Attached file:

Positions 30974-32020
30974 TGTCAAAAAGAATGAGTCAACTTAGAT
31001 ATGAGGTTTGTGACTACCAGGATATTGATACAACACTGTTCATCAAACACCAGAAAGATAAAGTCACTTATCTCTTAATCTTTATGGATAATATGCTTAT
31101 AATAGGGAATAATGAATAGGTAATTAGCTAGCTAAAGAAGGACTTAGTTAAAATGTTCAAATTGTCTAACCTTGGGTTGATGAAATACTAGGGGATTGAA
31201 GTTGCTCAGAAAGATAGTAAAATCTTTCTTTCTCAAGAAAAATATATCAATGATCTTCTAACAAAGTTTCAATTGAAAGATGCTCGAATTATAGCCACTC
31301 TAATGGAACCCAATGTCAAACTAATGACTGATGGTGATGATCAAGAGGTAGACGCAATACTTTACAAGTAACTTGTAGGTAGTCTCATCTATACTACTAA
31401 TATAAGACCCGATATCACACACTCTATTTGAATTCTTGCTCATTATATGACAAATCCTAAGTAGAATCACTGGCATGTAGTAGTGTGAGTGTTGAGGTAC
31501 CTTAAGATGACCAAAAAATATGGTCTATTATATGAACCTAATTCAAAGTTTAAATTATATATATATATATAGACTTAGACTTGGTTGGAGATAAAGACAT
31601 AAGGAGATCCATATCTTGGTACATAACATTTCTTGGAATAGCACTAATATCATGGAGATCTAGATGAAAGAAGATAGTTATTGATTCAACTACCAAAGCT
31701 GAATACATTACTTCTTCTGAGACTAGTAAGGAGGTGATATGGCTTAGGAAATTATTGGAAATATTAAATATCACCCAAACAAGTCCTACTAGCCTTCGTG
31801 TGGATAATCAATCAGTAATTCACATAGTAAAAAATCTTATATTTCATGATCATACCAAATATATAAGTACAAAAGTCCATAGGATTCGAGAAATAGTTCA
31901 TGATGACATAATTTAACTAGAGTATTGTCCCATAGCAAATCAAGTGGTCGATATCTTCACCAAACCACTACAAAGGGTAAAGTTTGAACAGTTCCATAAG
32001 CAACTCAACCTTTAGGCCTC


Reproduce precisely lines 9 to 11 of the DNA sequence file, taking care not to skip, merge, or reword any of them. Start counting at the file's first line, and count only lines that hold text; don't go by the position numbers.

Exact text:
31601 AAGGAGATCCATATCTTGGTACATAACATTTCTTGGAATAGCACTAATATCATGGAGATCTAGATGAAAGAAGATAGTTATTGATTCAACTACCAAAGCT
31701 GAATACATTACTTCTTCTGAGACTAGTAAGGAGGTGATATGGCTTAGGAAATTATTGGAAATATTAAATATCACCCAAACAAGTCCTACTAGCCTTCGTG
31801 TGGATAATCAATCAGTAATTCACATAGTAAAAAATCTTATATTTCATGATCATACCAAATATATAAGTACAAAAGTCCATAGGATTCGAGAAATAGTTCA